The Stanley Cup Final starts tonight. For those among my readers who haven’t been following the NHL playoffs, it’s the Tampa Bay Lightning against the Colorado Avalanche. By all accounts, it should be a good one!
I’m not much as a hockey analyst. I don’t really watch with a critical eye. So, as I offer my thoughts, I wouldn’t exactly go rushing off with them to one of the many (MANY!) sports books being advertised on hockey broadcasts throughout the playoffs.
Personally, I think that Colorado has the more talented team, but Tampa has the better goaltender. That often makes the difference. Before the playoffs started, I offered the opinion that I didn’t think the Lightning were going to win again. If they do, it’ll be three in a row. To me, that would automatically place them among the greatest teams of all time — especially when considering all the obstacles over the past couple of years. I’m not really convinced they’re that … but I wouldn’t bet against them at this point.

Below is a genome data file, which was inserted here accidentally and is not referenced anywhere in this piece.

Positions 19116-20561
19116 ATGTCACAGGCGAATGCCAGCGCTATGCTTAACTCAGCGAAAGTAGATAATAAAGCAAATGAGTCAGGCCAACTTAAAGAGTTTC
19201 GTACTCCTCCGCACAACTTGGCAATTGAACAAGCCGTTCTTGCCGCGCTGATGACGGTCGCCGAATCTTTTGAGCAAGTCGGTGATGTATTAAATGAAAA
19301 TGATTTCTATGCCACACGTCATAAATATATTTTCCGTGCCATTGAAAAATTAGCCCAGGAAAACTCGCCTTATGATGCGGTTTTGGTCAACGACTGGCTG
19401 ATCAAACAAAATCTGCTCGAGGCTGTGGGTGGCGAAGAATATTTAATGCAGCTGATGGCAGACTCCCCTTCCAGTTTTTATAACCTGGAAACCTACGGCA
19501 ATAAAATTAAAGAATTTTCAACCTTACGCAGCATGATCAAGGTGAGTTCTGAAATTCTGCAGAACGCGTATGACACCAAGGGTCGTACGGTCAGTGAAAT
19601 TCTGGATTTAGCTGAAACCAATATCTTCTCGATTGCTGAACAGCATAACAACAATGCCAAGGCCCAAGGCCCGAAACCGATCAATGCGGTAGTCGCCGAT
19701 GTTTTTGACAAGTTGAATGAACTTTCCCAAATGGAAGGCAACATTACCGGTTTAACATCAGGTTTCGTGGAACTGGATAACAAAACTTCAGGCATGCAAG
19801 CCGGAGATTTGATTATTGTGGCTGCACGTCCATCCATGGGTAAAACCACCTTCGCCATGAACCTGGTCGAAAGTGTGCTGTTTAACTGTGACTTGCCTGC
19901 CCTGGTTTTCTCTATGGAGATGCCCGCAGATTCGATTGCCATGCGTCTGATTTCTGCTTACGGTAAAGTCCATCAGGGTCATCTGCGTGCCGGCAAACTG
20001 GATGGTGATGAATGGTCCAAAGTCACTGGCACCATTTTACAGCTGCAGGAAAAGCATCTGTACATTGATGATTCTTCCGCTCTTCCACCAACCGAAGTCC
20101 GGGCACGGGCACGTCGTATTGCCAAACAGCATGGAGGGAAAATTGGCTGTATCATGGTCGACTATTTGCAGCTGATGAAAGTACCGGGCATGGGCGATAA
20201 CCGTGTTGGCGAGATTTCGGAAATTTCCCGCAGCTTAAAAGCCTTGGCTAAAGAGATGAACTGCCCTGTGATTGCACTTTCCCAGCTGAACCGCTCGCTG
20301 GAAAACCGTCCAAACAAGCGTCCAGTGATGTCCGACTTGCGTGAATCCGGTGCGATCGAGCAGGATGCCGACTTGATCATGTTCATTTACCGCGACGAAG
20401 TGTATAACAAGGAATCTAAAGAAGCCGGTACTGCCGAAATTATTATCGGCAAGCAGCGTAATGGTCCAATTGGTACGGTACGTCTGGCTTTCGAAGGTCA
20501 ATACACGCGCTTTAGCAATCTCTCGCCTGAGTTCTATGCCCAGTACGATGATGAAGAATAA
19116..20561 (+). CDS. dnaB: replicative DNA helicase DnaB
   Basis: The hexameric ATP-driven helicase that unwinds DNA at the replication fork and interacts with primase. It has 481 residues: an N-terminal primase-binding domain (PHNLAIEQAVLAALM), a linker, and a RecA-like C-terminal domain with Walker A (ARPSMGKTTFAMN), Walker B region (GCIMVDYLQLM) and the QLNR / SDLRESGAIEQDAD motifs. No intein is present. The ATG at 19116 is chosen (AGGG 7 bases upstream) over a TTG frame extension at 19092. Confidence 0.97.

That being said, you don’t come to me expecting analysis. You come to me (I hope!) for some historical perspective. So, here we go…
This year’s Colorado–Tampa Bay matchup guarantees it’ll be at least 30 years by 2023 since a Canadian team last won the Stanley Cup. I think that as much as some Canadian fans enjoy watching hockey, they enjoy bashing Gary Bettman just as much. Though Bettman is the guy who spearheaded hockey’s southern expansion — capitalizing on the success of Wayne Gretzky in Los Angeles — he probably can’t take the blame for this long drought. I don’t really have an answer as to why Canadian teams haven’t won for so long. (I don’t think anyone really does.) It’s probably just a statistical quirk.
Colorado, being ski country, at least seems like a winter state where there’s no reason not to enjoy hockey. And, indeed, the origins of hockey in Colorado go back to at least the late 1800s. According to the web site International Hockey Wiki, it was noted in the town of Leadville, Colorado, on December 17, 1890, by a Mr. M.A. Morland that there were a number of good skaters in the city, and that “There used to be a hockey club here and I cannot see why one should not be gotten up now.”